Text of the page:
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  • Writer's pictureThe Mysterious Masked Marauder

Hidden Gems #4

Hidden Gems #4: Delectable delights about comics and comic creators

Good Girls, Bad Girls, what’s the difference, Senator?




Post-war America in the Golden Age of Comics

In 1946, 1 out of every 2 Americans, out of a population of 150 million at the time, read a comic book. Only 44,000 of them owned a TV. The average Superman issue sold 1.3 million copies. The average Captain Marvel issue (the big red cheese, not the various later incarnations), sold 1.4 million. (Data source: Morse, Ben. “Thunderstruck”. Wizard #179 September 2006.) Among the most popular comic books was a genre named “Good Girl Art,” a term coined in the 1930s to describe comics with sexy, beautiful female characters. This was the golden age of comics.

Good Girl Art

Good Girl Art took off when World War II began, and comic books featuring attractive women became popular with Army, Navy and Air Force personnel. The women were never shown nude, although despite that they were easy to imagine that way, thanks to the suggestive and revealing clothing designed by the comic book artists of that era. The most famous of these was Matt Baker, whose redesigned version of The Phantom Lady, with a skimpy blue and red costume, is considered the ultimate icon of Good Girl Art. Naturally the demand for these comics continued after the war.

Ropes & Restraints in Good Girl Art

One of the things you will see on many Good Girl Art covers is that the heroine is tied up. This theme became very popular and one can find many examples of this genre, some quite tastefully done, others leaning towards bondage and bestiality. One of the most famous issues of this type is Phantom Lady #17.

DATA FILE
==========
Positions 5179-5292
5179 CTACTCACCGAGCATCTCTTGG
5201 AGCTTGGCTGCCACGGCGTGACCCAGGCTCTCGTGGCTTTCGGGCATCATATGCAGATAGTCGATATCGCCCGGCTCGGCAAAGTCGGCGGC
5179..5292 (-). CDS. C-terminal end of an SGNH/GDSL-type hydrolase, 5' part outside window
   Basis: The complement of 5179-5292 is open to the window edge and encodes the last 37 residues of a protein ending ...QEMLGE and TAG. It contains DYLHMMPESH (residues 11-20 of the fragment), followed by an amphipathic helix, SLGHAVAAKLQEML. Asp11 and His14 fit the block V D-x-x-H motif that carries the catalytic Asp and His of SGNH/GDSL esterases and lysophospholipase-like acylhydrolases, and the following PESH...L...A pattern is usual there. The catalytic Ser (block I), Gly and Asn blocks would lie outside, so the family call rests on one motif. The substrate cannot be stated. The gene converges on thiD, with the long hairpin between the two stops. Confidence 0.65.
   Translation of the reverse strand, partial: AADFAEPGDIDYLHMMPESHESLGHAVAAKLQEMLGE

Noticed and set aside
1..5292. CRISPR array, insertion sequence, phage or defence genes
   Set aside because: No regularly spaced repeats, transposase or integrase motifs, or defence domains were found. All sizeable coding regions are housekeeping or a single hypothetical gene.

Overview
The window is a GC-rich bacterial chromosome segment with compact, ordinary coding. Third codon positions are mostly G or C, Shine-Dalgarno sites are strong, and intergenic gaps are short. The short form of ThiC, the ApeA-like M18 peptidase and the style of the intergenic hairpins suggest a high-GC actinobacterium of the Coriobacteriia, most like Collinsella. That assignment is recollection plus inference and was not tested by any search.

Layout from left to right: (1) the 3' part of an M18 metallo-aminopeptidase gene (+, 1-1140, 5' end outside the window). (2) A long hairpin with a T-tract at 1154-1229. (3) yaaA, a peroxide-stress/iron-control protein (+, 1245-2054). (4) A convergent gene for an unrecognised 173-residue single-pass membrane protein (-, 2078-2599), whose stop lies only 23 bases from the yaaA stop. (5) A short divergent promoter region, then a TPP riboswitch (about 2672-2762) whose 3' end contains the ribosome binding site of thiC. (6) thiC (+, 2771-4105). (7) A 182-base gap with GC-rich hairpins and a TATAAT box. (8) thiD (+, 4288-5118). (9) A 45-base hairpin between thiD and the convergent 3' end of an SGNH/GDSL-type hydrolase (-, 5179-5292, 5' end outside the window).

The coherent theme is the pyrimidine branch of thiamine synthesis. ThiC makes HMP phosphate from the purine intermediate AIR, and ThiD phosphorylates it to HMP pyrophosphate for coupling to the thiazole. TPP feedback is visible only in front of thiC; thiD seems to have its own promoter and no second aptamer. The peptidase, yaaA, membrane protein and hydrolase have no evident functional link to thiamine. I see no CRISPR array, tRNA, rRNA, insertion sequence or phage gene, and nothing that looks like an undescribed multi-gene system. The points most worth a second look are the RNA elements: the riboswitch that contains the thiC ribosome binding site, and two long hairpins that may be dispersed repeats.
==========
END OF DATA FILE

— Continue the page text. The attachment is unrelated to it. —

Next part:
Phantom Lady #17: Bondage in Good Girl Art

Seduction of the Innocent

In 1954, German-American psychiatrist Fredric Wertham published Seduction of the Innocent, falsely and unscientifically claiming that comic books were corrupting the youth and influencing them to commit crimes. Sadly this book was taken very seriously at the time. Wertham testified before the Senate Subcommittee on Juvenile Delinquency, which gave his ideas huge publicity and influence.

One of the outcomes was an act of self-censorship by the comics industry, the creation of the Comics Code Authority, a voluntary guideline to restrict sex and violence in comics. Another sad outcome was the death of the genre of Good Girl Art in comics. This also marked the end of the golden age of comics.

Rise of the Bad Girls

Fast forward to the 1990s, that crazy optimistic decade of outrageous flamboyance in art and fashion. More and more comics that flouted the norms of the Comics Code Authority were published. Many featured femme fatale heroines drawn with exaggerated visual styles and somewhat unrealistic proportions. Rob Liefeld and Jim Lee were two of the artists who contributed to this trend. Vampirella, Lady Death, Angela and Witchblade are some of the characters who define this genre. Many of these, especially Vampirella, have a dedicated fan following and are regularly published even today.

Some artists, like Jim Balent with his Tarot series, or Nathan Szerdy with his suggestive and naughty covers, like the ones featuring Black Cat on the cover of Persuasion #1, have become very popular among readers and collectors of this genre. And you can see why!

Return of the Good Girls

So if you’re into Bad Girls, there are dozens of newly published issues for you to collect. However, for Good Girl Art, you will need a big budget (even raw comics can cost a thousand dollars or more). A copy of Phantom Lady #23 recently sold for US$ 21,600 in an auction. It looks like good girl art is becoming very popular once again!

Fortunately, several of the best issues of Phantom Lady and other examples of Good Girl Art were reprinted in a much more affordable collection known as the Golden Age Greats, such as the volume shown here. Keep digging in those bountiful boxes at PinkPonk Comics, I’m sure that one of these will turn up sooner or later!

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